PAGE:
And tonight we just went to see the preview of Norwegian Wood, as I got two last minute tickets this morning because of cancellations due to the tube strike - I even wasted my original Onassis tickets for this! The reason for my eagerness to see this is that I read the book by Murakami (repeatedly) when I was a teenager, and I read most of Murakami's other works when I was younger. (I'm not following his recent works so much now...guess I've passed that phase!) It's one of those much-hyped love stories with a cult status, and it's one of the more accessible works of Murakami's. I remember understanding the whole thing when for me at that age Murakami's quite hard, especially his series of Wild Sheep Chase!

Much as I liked the book and was excited to get preview tickets for the film, I wasn't really expecting much, knowing what most artsy Japanese films are like - though this is not exactly a Japanese film, as it's filmed by the French-Vietnamese director Anh Hung Tran. Turned out the film's about what I had expected - slow, artsy, with lots of close-up shots. It's beautifully filmed, and aesthetically appealing - I was particularly drawn to the fashion of the time, which is the 1960s - they have very retro (in today's standard) shirts and dresses, and most of them look quite lovely! I especially like the clothes worn by Reiko (played by Reika Kirishima) - isn't it hard to imagine why a psychotic patient has such a beautiful wardrobe? Anyway, fashion is not the focus, but really, the film is probably more appealing aesthetically than in substance.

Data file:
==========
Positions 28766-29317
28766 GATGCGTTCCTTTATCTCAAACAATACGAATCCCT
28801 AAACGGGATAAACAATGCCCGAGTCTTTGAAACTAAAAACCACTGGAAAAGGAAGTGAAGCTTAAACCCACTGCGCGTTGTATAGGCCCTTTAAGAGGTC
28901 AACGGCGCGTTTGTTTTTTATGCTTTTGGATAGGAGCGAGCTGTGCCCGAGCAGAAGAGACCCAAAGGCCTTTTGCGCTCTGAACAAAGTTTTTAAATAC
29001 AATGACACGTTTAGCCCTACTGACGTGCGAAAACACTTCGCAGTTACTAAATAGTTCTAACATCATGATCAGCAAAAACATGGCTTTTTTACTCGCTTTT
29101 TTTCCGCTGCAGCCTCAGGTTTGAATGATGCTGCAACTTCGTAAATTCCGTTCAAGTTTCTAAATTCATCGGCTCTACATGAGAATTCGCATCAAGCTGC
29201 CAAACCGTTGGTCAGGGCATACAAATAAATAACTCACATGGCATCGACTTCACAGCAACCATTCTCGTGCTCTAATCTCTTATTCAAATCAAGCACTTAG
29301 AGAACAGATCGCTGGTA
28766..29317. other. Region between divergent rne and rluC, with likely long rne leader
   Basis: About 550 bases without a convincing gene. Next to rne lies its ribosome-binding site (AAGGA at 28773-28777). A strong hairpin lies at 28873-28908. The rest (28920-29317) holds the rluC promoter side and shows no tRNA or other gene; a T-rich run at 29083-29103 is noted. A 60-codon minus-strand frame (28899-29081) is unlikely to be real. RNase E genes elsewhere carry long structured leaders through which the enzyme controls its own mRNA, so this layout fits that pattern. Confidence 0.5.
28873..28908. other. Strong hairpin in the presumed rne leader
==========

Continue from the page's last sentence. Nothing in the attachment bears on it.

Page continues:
Side note: One thing that makes me realise I've really grown up (and have become so practical) is when I wonder, 'Wow, this boy can just study and read and do nothing else...I wish I were that kind of student again!'

Thursday, 2 December 2010


I'm so happy that I eventually got to see this!!! Not so much because I'm a fan or anything, but because of the different hiccups...and finally, tonight. The seats weren't the best - first row, which was what I got for Shirley Valentine as well, and it's really not that good as I could see the pantyhose of the actresses clearly, and at some point I got water splashed on my face, but guess I can't complain!

The acting's quite good in general, but I thought there would be more on Maria Callas. I also found Jackie Kennedy's accent or way of talking a bit strange...very not American, almost European I may say. But all in all it's an enjoyable performance. We had pie and mash for dinner at Covent Garden, and cookies and hot chocolate to follow before the play...nice evening. :)